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Range Map

White-spotted Slimy Salamander

White-spotted Slimy Salamander
Plethodon cylindraceus

Found in the Blue Ridge Mountains and Ridge and Valley in northeastern TN. White-spotted Slimy, Mississippi Slimy, and Northern Slimy Salamanders are virtually indistinguishable, and make up the Slimy salamander complex.

Description: A large salamander (4.5 to 8.0 inches in length) having black dorsum with small, white or silver spots scattered over the body. Belly is lighter than the back and the tail is round.

Similar Species: Distinguished from identical Mississippi Slimy and Northern Slimy Salamanders by range and genetic analysis. Tellico Salamander has a separate range and Cumberland Plateau Salamanders have a light chin. Southern Appalachian Salamander usually has fewer and smaller white spots on back and sides.

Habitat: Under rocks and logs in a variety of woodland habitats.

Diet: Ants, snails, earthworms, centipedes, spiders, springtails, flies, and other insects.

Breeding information: White-spotted Slimy Salamanders breed terrestrially during the spring and summer. Females lay eggs in underground cavities during the late summer or early fall. Females remain with the eggs until hatching, usually in 2-4 months.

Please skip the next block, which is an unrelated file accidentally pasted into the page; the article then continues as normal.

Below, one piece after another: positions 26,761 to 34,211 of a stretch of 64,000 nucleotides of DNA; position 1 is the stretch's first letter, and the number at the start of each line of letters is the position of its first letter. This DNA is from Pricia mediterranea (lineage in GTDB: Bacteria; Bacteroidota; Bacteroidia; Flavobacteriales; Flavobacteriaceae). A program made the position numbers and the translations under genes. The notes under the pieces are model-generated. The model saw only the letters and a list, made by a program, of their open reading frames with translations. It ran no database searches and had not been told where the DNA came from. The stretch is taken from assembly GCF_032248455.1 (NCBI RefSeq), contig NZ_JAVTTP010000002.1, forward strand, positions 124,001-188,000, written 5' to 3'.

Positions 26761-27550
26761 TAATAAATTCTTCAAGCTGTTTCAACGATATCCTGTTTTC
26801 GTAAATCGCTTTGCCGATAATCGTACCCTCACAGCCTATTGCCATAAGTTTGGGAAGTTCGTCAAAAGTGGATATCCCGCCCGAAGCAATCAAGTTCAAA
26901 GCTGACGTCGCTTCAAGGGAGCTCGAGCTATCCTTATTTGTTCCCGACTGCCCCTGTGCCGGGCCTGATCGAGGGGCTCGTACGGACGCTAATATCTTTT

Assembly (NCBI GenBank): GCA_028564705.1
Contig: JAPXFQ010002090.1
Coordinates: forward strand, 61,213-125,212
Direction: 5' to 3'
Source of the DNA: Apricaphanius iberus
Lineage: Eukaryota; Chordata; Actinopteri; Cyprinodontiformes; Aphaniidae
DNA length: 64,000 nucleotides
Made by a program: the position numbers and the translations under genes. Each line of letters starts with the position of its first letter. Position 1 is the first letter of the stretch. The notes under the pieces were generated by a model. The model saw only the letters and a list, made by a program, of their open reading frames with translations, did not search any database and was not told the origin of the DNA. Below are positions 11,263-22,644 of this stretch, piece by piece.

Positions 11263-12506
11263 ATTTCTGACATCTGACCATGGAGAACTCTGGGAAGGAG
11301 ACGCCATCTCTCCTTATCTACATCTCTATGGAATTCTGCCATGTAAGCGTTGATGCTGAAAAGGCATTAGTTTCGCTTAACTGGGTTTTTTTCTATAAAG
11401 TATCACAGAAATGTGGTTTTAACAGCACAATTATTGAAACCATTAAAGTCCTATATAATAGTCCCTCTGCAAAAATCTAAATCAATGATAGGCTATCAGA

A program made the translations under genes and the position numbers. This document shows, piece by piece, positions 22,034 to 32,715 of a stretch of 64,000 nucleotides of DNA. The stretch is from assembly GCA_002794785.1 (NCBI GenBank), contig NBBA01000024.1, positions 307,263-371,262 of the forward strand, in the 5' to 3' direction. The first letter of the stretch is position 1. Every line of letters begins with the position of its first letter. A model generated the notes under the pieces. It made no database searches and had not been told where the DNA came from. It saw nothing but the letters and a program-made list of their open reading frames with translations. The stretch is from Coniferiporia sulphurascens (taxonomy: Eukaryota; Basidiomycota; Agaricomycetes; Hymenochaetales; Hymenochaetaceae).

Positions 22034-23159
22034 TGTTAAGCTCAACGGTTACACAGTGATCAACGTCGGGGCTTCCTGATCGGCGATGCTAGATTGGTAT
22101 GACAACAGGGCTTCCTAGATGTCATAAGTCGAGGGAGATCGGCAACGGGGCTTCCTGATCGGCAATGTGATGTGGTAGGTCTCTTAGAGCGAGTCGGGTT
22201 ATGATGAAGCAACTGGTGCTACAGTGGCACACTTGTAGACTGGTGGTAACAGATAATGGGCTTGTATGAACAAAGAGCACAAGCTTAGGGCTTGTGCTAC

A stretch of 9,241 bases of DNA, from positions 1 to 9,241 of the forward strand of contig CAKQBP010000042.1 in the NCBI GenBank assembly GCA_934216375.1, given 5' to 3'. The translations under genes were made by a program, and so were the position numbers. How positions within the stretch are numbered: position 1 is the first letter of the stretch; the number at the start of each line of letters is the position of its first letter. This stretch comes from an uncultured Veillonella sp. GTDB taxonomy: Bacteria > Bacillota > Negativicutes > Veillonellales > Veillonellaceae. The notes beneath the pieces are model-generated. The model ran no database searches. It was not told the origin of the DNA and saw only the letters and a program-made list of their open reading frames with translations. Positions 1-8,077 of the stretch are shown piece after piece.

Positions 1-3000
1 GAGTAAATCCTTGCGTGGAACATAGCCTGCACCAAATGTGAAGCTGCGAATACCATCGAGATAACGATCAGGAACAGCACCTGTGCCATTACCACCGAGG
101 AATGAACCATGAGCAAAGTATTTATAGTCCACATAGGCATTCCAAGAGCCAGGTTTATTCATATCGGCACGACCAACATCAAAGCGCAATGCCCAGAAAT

Status in Tennessee: Relatively resilient to timber harvesting; however clear-cuts have a negative impact on populations.

Fun Facts:

  • Slimy salamanders are some of the larger members of the Plethodon genus.
  • Slimy salamanders will aggressively defend their territories from other male slimy salamanders and other salamanders.

Best places to see in Tennessee: Hardwood forests of northeast TN.

For more information:

The Salamanders of Tennessee web site


Conant, R. and Collins, J. 1998. Peterson Field Guides: Reptiles and Amphibians (Eastern/Central North America). Houghton Mifflin Company, New York. 616pp.

Jensen, J. B., Camp C. D., Gibbons, W., and Elliot, M. J. 2008. Amphibians and Reptiles of Georgia, University of Georgia Press, Athens, GA. 575pp.